In order to mitigate the threat of annual flooding during Seoul’s late summer monsoon season, engineers constructed flood control tunnels beyond the embankment walls. In times of heavy rain and high stream levels, doors would open so that that excess water, often containing pathogens, would be carried away safely to the much larger Han River.
To allow citizens, tourists and vehicles to conveniently access neighbourhoods on both sides of the stream, the Seoul Metropolitan Government constructed 22 bridges, some based on designs submitted by the public. The crowning piece of the Cheonggyecheon project, however, would be the reconstruction of the 12 metre long, 16 metre wide Gwangtonggyo Bridge. The bridge would be rebuilt, to the appeasement of the project’s archeological team, much like the first, complete with many of its original stones. An artificial waterfall, fountains, and sculptures were also constructed to enhance the aesthetic impacts of the stream project.
The public was invited to the grand opening of the Cheonggyecheon in July of 2003. They were encouraged to walk along the pedestrian paths running parallel with the stream and plant trees. People were also able to read commemorative plaques outlining the long history of the Cheonggyecheon, and to learn more about the six hundred year history of Korea’s capital city.
The stream has been open for about three and a half years and there have been some noticeable environmental and economic benefits associated with its reincarnation. According to local residents, office workers, and shop owners, air quality in the neighbourhoods immediately adjacent to the stream has improved substantially. Analysis of ground level temperatures in the vicinity of the stream indicates that the stream has reduced temperatures by approximately three and a half degrees Celsius. Studies also show that wind speeds along this corridor are on average 50% higher now than they were prior to the uncovering of the stream. In effect, the Cheonggyecheon acts as a natural air conditioner for this area of Seoul. Another surprising environmental benefit of the project has been the emergence of a small population of Chinese minnows in the stream.
Despite the above-mentioned environmental benefits of the project, the Cheonggycheon is not without its critics. Some South Korean environmentalist groups have criticized the high cost of the project (approximately 900 billion won or about US$1 billion). They claim the environmental benefits to be minimal given the amount of money spent, especially when factoring in the 800 million won (US$900 000) spent annually on electricity to pump over 100 000 tonnes of water a day from the Han River. Many skeptics in Korea see the Cheonggyecheon as a purely symbolic project that was undertaken to benefit the legacy of a mayor rather than the environment of a city.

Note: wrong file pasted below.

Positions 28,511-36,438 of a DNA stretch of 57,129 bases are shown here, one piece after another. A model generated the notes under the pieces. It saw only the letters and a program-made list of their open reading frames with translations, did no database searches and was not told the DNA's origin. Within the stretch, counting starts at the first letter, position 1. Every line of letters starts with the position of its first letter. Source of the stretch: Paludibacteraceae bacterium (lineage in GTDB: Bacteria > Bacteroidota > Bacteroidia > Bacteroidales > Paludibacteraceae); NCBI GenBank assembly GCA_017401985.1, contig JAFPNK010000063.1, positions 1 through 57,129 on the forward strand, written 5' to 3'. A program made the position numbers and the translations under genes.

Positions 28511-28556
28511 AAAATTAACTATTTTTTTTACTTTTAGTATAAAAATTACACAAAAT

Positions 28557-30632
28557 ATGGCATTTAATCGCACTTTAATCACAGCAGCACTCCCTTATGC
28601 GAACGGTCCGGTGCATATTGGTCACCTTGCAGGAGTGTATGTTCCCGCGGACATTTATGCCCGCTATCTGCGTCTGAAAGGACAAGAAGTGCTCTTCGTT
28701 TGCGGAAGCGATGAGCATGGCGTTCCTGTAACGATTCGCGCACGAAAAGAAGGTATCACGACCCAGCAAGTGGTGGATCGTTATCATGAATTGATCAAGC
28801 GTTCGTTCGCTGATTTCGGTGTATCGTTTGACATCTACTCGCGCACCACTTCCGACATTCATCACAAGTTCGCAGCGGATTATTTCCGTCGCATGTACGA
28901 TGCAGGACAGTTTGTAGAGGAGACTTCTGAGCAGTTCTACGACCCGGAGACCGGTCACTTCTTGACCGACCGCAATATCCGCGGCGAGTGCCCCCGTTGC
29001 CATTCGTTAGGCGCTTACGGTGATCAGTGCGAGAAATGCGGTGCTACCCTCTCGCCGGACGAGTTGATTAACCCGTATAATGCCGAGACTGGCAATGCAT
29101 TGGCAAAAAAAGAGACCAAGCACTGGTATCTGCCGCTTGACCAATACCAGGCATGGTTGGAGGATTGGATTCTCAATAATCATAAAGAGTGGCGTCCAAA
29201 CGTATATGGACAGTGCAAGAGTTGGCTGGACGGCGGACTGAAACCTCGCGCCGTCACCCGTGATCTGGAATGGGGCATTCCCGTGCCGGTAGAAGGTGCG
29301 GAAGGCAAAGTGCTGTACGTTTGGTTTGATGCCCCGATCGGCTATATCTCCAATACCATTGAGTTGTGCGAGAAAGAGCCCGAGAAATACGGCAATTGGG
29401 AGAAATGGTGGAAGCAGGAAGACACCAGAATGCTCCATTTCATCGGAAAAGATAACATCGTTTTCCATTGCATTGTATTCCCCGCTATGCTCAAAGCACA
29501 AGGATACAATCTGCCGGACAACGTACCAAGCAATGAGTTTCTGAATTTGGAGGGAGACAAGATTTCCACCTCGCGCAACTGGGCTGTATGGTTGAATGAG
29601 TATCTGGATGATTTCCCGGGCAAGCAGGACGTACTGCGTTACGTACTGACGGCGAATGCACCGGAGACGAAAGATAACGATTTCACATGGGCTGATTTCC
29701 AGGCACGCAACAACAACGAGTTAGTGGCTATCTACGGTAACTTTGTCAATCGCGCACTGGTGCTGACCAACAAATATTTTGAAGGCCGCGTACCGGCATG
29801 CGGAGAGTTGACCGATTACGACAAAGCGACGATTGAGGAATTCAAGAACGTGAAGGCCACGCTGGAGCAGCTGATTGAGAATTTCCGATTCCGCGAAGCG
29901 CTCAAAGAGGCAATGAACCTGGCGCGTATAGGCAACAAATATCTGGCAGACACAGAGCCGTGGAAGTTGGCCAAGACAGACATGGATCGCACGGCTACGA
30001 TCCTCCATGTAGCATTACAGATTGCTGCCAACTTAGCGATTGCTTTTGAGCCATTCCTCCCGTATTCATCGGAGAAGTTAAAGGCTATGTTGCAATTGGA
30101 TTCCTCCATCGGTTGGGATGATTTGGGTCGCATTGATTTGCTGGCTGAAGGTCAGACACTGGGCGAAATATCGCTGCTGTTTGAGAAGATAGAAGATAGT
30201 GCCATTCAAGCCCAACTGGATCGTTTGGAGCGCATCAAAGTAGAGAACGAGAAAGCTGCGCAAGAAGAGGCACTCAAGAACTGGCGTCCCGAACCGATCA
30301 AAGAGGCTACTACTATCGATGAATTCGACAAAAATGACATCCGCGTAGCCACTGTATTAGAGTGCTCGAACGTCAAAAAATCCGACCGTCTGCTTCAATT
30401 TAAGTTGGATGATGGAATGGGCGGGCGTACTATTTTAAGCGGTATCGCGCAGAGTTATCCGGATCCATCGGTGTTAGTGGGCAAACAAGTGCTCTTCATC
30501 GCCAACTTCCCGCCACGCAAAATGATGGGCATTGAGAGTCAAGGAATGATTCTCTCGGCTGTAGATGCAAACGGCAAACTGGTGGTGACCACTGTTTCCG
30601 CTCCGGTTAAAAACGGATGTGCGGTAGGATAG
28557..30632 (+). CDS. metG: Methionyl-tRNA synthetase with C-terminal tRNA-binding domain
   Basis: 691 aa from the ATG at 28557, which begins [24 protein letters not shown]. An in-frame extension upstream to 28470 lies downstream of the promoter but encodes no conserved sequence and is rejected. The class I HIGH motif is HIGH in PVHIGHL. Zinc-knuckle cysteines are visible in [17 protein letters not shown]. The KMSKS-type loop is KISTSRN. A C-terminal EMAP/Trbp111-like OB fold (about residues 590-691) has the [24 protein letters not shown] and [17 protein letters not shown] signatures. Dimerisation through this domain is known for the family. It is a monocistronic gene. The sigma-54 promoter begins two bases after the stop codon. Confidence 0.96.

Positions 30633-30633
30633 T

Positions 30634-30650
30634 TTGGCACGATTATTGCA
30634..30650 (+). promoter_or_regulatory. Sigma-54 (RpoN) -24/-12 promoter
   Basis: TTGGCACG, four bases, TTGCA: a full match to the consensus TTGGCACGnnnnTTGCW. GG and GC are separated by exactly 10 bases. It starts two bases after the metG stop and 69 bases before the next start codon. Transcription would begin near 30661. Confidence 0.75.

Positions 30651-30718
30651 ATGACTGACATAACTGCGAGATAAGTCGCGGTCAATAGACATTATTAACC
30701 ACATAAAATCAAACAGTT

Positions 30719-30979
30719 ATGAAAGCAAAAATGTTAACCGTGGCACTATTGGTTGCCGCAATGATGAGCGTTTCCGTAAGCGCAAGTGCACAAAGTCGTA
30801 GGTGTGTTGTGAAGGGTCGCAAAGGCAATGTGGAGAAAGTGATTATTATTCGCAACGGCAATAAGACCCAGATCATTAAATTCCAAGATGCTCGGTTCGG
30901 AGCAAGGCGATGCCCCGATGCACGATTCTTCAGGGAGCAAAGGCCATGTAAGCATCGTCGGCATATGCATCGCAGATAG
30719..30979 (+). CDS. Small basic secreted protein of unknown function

Whether you believe the project makes financial or ecological sense, it must be said that the Seoul Metropolitan’s goals for the Cheonggyecheon have been achieved. The once dilapidated and dangerous highway is a thing of the past. Moreover, Seoul residents now have a soothing, semi-natural space to enjoy well within the city’s central core. Also, locals and tourists alike are able to learn about an important era of Korean history by reading the plaques commemorating the stream and by visualizing what life may have been like for people living there centuries ago. Finally, the surrounding neighbourhoods that were economically depressed now seem to be coming alive as modern department stores and multi-level western style cafes are rapidly replacing many of the structures reminiscent of the shantytowns of yesteryear.
The Cheonggyecheon project makes me think of the Red Hill Valley in my home city of Hamilton, Ontario, Canada. Unfortunately, the not so progressive establishment of my fair city has decided to use public funds to remove thousands of trees in a lush valley setting, and channelize, and essentially cover, large sections of the Red Hill Creek.
Like the Cheonggyecheon, the Red Hill Creek has a storied past. The Red Hill Creek, and indeed the whole valley system, was for thousands of years, the lifeblood of a vibrant aboriginal hunting and gathering community. More recently the Red Hill Valley was enjoyed by me, my childhood friends, and thousands of other Hamiltonians, not to mention eighteen species of fish and countless other mammals, reptiles, amphibians, birds, and butterflies that, until recently, thrived in their natural setting.
The decision has been made and the work has commenced. In no time, North America’s largest contiguous natural corridor within an urban area will be replaced by, you guessed it, and expressway.
I wonder what Emperor Taiju would think?
Tags: Redevelopment, Seoul, Urban Design